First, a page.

Bennett introduces federal legislation to fund education, protect public lands
Last week, Sen. Bob Bennett introduced legislation seeking to consolidate state school trust and public lands, resulting in more funding for Utah's school children and increased protection of critical areas along the Colorado River corridor in Uintah and Grand counties.
Bennett introduced similar legislation in the 109th Congress, but time constraints at the end of the session prohibited passage of the bill.
Sen. Orrin Hatch cosponsored the measure last year and has signed on in 2007.
The Utah Recreational Land Exchange Act of 2007, will be referred to the United States Senate's committee on energy and natural resources for further consideration.
"This legislation will ensure the protection of critical lands along the Colorado River corridor in southeastern Utah and will help provide important funding for Utah's school children," said Bennett.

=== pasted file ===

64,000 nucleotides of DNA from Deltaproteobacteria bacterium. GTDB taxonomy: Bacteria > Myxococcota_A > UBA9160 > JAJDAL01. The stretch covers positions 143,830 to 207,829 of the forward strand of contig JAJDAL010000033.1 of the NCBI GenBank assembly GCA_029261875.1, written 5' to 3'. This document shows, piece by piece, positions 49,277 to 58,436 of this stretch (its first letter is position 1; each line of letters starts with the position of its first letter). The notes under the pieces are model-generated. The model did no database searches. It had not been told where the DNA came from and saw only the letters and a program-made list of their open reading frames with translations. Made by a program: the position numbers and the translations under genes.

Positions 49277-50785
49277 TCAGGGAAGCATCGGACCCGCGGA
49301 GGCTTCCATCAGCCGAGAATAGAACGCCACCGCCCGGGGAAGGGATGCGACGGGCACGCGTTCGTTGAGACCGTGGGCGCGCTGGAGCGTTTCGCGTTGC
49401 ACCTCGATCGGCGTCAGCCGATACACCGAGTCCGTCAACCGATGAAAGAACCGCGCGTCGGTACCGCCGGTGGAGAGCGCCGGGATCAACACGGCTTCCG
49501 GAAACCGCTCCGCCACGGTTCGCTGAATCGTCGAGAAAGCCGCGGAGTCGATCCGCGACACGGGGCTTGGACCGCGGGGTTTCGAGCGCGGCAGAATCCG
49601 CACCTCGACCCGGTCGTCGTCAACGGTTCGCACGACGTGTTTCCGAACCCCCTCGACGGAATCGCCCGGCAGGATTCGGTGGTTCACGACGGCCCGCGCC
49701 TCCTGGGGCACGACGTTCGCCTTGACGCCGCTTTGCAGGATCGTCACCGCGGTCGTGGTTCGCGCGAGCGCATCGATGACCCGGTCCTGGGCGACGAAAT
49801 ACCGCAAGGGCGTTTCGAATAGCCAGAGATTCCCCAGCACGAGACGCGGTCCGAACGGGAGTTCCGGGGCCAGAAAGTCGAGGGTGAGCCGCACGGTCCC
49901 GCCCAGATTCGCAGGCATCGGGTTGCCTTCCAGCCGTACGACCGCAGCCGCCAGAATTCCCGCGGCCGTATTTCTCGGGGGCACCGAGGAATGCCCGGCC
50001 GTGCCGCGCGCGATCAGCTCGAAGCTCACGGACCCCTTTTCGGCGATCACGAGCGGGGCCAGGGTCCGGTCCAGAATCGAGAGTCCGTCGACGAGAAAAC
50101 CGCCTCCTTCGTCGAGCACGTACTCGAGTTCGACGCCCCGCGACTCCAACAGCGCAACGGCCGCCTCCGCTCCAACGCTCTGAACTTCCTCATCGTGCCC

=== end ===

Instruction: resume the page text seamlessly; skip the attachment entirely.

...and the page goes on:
"In Utah, we treasure our children's education. A key component of our education system is the 3.5 million acres of school trust lands scattered throughout the state," he continued.
Bennett said the legislation is another chapter in the state's history of consolidating state lands for the financial well-being of the state's education system.
The senator noted that Utah's School and Institutional Trust Lands Administration manages some of the most spectacular lands in America, located along the Colorado River in southeastern Utah. He said the legislation will ensure many of the more scenic areas of southeastern Utah will be traded into federal ownership for the benefit of future generations.
"At the same time, the school children of Utah will receive mineral and development lands that are not environmentally-sensitive, and where responsible development makes sense," explained Bennett.
In a hearing held before the Senate Energy and Natural Resources Committee on May 24, 2006, the Department of the Interior expressed their support for the bill and said that the land exchange will resolve management issues, improve public access, and facilitate greater resource protection.